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Notebook: Painting

One Hundred Years of Solitude

Institutional Memory - Presentation I

The Virgin Prunes


Find more about my research and inspirations here:
Research
About my presentation "The Virgin Prunes"

Research

In my work I refer often to a recent history of Ireland. It's a primary, basic research so far and it bases on my observations, stories I heard, books, movies and songs. In this project I refer, among others, to a The Virgin Prunes group, its influence in a punk rock scene in Dublin in 70's and 80's. It is an excellent example of creating music and at the same time making an artistic performance about the relations in Irish society dominated by the Catholic doctrine at the time. The idea invented by the members of the group also refers to another problem - an absence of women and children in humans institutional memory for centuries by which I mean most of the duration of modern history. The only testimonies of the presence of women in public life are their male projections contained in literature and visual arts.


About the Group

"The uncompromising social climate of the mid-1970s is often cited as the catalyst that sparked a wave of artistic creativity in anyone who felt that their future was bleak. For a group of teenagers growing up in Dublin, Ireland the prospect of a life in the dole queue led to the creation of their own sanctuary for outsiders, a secretive world that they called the Lypton Village.(...)Developing an aesthetic they had begun to explore during their challenging live outings, Virgin Prunes were both challenging and creatively spontaneous often writing songs, performing them for an audience, abandoning some completely before working the remainder into something new extremely quickly. This helped the group to become prolific in the process. Their highly ambitious “A New Form of Beauty” project saw them tackle the tricky concept of the beauty that can be found in being different (in this case both physically and musically), an idea that had informed the initial formation of The Lypton Village.(...) Their memorable live shows often examined the nature of taste and acceptability via explorations of sex, gender and sexuality but whilst these on stage explosions were just what their audience wanted, creating them meant that offstage the band were threatening to implode."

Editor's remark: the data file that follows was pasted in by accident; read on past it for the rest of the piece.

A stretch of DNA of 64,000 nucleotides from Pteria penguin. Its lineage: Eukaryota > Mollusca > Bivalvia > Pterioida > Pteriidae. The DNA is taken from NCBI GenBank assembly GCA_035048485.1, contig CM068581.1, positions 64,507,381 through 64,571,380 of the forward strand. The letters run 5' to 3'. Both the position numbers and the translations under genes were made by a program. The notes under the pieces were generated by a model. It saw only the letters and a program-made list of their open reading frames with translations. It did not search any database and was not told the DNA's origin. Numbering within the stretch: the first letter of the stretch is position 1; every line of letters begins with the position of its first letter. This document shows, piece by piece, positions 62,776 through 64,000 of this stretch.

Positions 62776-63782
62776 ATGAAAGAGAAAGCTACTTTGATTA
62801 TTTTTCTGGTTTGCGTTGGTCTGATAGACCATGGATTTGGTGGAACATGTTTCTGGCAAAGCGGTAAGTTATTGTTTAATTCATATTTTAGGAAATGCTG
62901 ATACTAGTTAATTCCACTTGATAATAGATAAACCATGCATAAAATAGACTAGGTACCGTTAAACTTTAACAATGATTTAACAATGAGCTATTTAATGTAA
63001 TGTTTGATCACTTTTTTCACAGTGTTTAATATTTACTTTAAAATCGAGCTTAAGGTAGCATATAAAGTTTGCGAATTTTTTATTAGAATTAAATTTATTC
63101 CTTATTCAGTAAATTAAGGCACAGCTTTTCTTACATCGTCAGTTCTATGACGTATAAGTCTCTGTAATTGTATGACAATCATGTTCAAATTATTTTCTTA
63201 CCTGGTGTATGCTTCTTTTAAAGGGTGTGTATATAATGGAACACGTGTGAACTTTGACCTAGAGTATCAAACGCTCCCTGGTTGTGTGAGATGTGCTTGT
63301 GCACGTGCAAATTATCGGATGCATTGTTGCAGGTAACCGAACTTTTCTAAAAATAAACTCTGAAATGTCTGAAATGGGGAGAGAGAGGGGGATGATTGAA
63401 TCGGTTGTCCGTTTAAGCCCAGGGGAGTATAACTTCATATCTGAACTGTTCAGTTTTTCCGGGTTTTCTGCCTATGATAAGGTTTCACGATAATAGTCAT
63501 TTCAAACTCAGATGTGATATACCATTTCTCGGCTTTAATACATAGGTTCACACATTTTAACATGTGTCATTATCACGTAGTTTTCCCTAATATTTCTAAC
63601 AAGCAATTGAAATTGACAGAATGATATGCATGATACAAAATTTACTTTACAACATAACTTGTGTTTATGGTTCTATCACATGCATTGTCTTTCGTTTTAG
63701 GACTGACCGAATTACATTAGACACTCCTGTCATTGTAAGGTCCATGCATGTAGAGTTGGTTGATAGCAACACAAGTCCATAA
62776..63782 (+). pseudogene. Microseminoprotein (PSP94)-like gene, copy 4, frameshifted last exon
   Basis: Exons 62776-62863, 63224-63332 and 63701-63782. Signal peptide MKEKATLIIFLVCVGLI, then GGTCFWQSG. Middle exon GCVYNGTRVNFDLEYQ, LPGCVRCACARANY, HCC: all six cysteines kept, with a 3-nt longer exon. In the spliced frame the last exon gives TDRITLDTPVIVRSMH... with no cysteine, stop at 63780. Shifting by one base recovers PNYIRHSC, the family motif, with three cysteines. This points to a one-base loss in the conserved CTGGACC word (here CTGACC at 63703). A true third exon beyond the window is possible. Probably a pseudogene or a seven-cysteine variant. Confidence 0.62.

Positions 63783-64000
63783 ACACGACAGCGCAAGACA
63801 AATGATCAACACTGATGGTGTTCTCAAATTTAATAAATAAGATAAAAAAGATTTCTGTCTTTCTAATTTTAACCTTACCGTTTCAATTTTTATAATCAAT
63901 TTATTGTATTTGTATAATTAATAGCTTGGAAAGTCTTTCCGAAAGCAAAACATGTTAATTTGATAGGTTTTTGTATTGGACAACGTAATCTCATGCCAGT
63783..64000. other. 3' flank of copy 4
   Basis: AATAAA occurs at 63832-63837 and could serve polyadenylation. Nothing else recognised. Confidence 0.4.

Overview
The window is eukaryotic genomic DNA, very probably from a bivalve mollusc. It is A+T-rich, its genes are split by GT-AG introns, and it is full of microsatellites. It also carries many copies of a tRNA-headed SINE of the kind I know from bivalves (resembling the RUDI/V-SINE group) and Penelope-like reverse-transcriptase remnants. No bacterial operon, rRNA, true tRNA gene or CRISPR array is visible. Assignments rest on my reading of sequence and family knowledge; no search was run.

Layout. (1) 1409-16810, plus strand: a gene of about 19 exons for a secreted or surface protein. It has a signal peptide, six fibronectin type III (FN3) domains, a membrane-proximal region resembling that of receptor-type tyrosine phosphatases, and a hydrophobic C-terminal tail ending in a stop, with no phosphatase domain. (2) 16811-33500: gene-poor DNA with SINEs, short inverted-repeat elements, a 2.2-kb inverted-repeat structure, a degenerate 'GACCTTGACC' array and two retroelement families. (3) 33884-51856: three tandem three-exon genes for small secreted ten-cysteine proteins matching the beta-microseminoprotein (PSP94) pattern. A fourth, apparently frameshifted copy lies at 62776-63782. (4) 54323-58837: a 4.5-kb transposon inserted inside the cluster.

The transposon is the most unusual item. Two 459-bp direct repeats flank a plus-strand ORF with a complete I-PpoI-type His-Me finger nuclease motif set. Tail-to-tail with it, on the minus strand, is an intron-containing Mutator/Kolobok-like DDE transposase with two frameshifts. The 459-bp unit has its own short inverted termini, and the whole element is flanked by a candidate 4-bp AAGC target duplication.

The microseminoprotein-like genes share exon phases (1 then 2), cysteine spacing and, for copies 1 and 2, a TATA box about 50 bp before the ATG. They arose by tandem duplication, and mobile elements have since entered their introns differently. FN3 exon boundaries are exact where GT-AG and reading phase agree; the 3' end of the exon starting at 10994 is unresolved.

"Just as Virgin Prunes had incorporated their myriad musical influences into their individual sound, successive generations of musicians and artists have claimed Virgin Prunes as a huge influence on their own work. Its an influence that is readily apparent in the attitude, sound or image of fans like Michael Stipe, Bjork and the Sugarcubes, Billy Corgan, Nine Inch Nails and the dancer Michael Clark to name but a few."

Virgin Prunes, A new Form of Beauty